-<H3><A NAME="pool-files">Tracking open files, etc.</A></H3>
-<P>
-As indicated above, resource pools are also used to track other sorts
-of resources besides memory. The most common are open files. The
-routine which is typically used for this is <CODE>ap_pfopen</CODE>, which
-takes a resource pool and two strings as arguments; the strings are
-the same as the typical arguments to <CODE>fopen</CODE>, <EM>e.g.</EM>,
-</P>
-<PRE>
- ...
- FILE *f = ap_pfopen (r-&gt;pool, r-&gt;filename, "r");
-
- if (f == NULL) { ... } else { ... }
-</PRE>
-<P>
-There is also a <CODE>ap_popenf</CODE> routine, which parallels the
-lower-level <CODE>open</CODE> system call. Both of these routines
-arrange for the file to be closed when the resource pool in question
-is cleared.
-</P>
-<P>
-Unlike the case for memory, there <EM>are</EM> functions to close
-files allocated with <CODE>ap_pfopen</CODE>, and <CODE>ap_popenf</CODE>,
-namely <CODE>ap_pfclose</CODE> and <CODE>ap_pclosef</CODE>. (This is
-because, on many systems, the number of files which a single process
-can have open is quite limited). It is important to use these
-functions to close files allocated with <CODE>ap_pfopen</CODE> and
-<CODE>ap_popenf</CODE>, since to do otherwise could cause fatal errors on
-systems such as Linux, which react badly if the same
-<CODE>FILE*</CODE> is closed more than once.
-</P>
-<P>
-(Using the <CODE>close</CODE> functions is not mandatory, since the
-file will eventually be closed regardless, but you should consider it
-in cases where your module is opening, or could open, a lot of files).
-</P>
-<H3>Other sorts of resources --- cleanup functions</H3>
-<BLOCKQUOTE>
-More text goes here. Describe the the cleanup primitives in terms of
-which the file stuff is implemented; also, <CODE>spawn_process</CODE>.
-</BLOCKQUOTE>
-<P>
-Pool cleanups live until clear_pool() is called: clear_pool(a) recursively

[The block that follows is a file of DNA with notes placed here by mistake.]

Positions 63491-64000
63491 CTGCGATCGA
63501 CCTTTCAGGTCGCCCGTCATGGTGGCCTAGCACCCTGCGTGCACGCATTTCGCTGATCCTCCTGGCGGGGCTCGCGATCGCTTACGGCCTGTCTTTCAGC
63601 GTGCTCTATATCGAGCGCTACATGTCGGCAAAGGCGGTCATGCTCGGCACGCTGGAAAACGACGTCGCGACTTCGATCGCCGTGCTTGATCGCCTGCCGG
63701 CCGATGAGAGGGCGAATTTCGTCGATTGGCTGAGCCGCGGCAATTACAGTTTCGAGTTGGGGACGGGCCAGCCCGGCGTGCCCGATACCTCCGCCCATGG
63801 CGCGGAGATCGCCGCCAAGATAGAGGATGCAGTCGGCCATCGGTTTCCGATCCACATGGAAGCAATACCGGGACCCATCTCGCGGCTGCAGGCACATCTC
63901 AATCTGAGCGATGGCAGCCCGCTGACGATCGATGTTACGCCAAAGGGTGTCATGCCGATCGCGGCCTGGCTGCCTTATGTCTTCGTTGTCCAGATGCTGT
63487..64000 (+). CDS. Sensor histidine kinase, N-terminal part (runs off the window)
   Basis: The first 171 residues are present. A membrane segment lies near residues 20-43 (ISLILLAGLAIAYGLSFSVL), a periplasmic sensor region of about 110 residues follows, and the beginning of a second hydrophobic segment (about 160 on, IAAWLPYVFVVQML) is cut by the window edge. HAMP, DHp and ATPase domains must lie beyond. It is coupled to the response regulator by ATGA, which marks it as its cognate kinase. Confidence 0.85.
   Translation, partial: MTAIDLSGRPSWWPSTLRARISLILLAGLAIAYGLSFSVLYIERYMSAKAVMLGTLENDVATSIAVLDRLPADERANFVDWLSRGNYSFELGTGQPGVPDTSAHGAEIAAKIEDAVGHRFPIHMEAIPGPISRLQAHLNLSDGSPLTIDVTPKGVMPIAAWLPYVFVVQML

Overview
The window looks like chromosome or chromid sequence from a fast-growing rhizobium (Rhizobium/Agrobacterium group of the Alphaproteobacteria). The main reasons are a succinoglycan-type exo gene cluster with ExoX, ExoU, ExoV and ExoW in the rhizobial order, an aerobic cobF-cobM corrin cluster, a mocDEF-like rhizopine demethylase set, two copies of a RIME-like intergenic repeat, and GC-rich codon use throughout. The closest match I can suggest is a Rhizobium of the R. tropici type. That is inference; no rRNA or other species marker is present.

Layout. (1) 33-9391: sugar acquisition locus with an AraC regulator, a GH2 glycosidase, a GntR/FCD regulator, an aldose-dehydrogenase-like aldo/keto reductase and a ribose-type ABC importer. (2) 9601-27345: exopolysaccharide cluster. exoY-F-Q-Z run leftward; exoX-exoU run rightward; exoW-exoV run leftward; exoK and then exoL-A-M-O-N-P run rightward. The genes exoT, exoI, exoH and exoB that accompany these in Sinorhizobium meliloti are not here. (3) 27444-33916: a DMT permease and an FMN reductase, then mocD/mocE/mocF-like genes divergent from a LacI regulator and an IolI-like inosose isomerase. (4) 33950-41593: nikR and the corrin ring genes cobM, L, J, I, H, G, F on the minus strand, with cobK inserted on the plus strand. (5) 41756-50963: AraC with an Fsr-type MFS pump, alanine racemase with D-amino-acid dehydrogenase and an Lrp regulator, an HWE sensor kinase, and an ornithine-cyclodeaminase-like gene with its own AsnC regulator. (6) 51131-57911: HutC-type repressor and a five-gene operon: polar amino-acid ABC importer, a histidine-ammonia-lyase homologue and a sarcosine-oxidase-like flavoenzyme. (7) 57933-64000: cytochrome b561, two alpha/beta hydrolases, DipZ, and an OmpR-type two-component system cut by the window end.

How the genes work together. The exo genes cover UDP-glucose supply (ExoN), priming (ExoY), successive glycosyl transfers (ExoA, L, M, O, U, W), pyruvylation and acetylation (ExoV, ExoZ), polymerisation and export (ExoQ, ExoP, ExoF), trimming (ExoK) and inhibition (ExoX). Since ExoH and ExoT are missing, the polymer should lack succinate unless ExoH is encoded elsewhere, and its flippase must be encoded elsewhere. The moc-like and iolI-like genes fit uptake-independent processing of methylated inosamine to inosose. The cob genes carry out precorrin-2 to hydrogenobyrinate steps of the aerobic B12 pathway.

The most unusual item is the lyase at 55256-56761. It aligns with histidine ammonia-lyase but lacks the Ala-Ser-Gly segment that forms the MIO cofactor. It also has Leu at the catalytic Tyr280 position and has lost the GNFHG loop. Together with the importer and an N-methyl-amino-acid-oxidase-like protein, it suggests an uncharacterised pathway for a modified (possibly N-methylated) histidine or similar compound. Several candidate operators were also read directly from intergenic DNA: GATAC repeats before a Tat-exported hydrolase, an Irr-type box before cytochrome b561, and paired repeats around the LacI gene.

-calls destroy_pool() on all subpools of a; then calls all the cleanups for a;
-then releases all the memory for a. destroy_pool(a) calls clear_pool(a)
-and then releases the pool structure itself. i.e. clear_pool(a) doesn't
-delete a, it just frees up all the resources and you can start using it
-again immediately.
-</P>
-<H3>Fine control --- creating and dealing with sub-pools, with a note
-on sub-requests</H3>
-
-On rare occasions, too-free use of <CODE>ap_palloc()</CODE> and the
-associated primitives may result in undesirably profligate resource
-allocation. You can deal with such a case by creating a
-<EM>sub-pool</EM>, allocating within the sub-pool rather than the main
-pool, and clearing or destroying the sub-pool, which releases the
-resources which were associated with it. (This really <EM>is</EM> a
-rare situation; the only case in which it comes up in the standard
-module set is in case of listing directories, and then only with
-<EM>very</EM> large directories. Unnecessary use of the primitives
-discussed here can hair up your code quite a bit, with very little
-gain). <P>
-
-The primitive for creating a sub-pool is <CODE>ap_make_sub_pool</CODE>,
-which takes another pool (the parent pool) as an argument. When the
-main pool is cleared, the sub-pool will be destroyed. The sub-pool
-may also be cleared or destroyed at any time, by calling the functions
-<CODE>ap_clear_pool</CODE> and <CODE>ap_destroy_pool</CODE>, respectively.
-(The difference is that <CODE>ap_clear_pool</CODE> frees resources
-associated with the pool, while <CODE>ap_destroy_pool</CODE> also
-deallocates the pool itself. In the former case, you can allocate new